I am the President of Caltech’s Entrepreneurship Club (eClub), and there’s a significant student interest in biotech startups here. As students we’re always trying to educate ourselves, and to learn more about biotech entrepreneurship, I will be reaching out and interviewing people in industry on various topics. My colleagues in the eClub will also be joining me in this learning process.
Before I came to Caltech for my PhD, I studied abroad at Seoul National University in Korea, where I earned a masters and did neuroscience research. The building I was in housed both academic labs and startup companies. Looking back at this arrangement, I am somewhat amazed. This formal cohabitation of academia and industry would be considered entrepreneurially forward at an American university.
It has been a few years, and I think a lot has changed since my time there. I am curious to learn about recent developments in Korean biotech. While outsourcing biotech R&D to China is frequently discussed, less is known about the Korean sector. With the emergence of Korea as a growing contract research organization (CRO) market, the entrance of corporate giants like Samsung Biologics, and the large pool of young scientists there, interesting things should happen. I hope to speak with people in the Korean biotech industry and learn about opportunities and progress there.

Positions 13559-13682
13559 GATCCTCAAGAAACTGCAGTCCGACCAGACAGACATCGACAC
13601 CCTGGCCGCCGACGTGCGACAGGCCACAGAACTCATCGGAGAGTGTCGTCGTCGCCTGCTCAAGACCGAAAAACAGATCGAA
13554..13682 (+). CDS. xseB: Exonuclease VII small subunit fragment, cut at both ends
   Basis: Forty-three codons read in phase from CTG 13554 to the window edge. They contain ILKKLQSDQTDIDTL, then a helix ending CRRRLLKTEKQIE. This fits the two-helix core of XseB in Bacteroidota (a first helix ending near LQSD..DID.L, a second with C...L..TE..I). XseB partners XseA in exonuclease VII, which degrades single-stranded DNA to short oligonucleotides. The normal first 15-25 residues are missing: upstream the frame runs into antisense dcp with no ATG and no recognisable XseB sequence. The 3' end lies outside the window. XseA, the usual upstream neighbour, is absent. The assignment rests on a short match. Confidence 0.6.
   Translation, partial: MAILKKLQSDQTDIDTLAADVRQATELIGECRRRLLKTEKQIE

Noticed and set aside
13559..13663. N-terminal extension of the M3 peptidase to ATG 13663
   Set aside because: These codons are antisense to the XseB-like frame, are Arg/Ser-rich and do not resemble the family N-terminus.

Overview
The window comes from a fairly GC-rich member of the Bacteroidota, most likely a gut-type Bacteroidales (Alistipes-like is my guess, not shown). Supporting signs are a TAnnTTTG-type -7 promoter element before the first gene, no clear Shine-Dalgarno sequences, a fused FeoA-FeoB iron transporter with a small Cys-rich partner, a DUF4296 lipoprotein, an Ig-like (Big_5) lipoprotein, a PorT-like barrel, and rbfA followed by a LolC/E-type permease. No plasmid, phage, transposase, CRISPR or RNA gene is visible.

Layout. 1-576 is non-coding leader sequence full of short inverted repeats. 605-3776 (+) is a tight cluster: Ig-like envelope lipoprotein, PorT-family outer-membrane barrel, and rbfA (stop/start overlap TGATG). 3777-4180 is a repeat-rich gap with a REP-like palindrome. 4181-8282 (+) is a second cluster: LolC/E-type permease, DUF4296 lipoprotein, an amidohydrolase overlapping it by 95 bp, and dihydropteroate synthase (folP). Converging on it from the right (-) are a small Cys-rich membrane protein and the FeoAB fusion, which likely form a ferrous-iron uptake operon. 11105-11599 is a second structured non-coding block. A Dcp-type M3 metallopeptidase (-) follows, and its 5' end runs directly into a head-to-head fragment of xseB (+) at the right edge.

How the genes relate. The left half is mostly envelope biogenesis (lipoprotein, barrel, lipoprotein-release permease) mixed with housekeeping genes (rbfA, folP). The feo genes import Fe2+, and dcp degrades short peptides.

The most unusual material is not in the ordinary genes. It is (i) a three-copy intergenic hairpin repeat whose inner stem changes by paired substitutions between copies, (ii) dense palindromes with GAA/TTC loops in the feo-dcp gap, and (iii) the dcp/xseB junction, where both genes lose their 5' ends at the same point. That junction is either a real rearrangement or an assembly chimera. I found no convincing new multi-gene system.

Drug discovery is a challenging industry, but there is a lot of grass-roots interest among younger scientists. Biotech has an increasingly international face, and I think there is a lot of exciting news coming out of Korea in this sector. I look forward to sharing what I learn with Trade Secrets readers.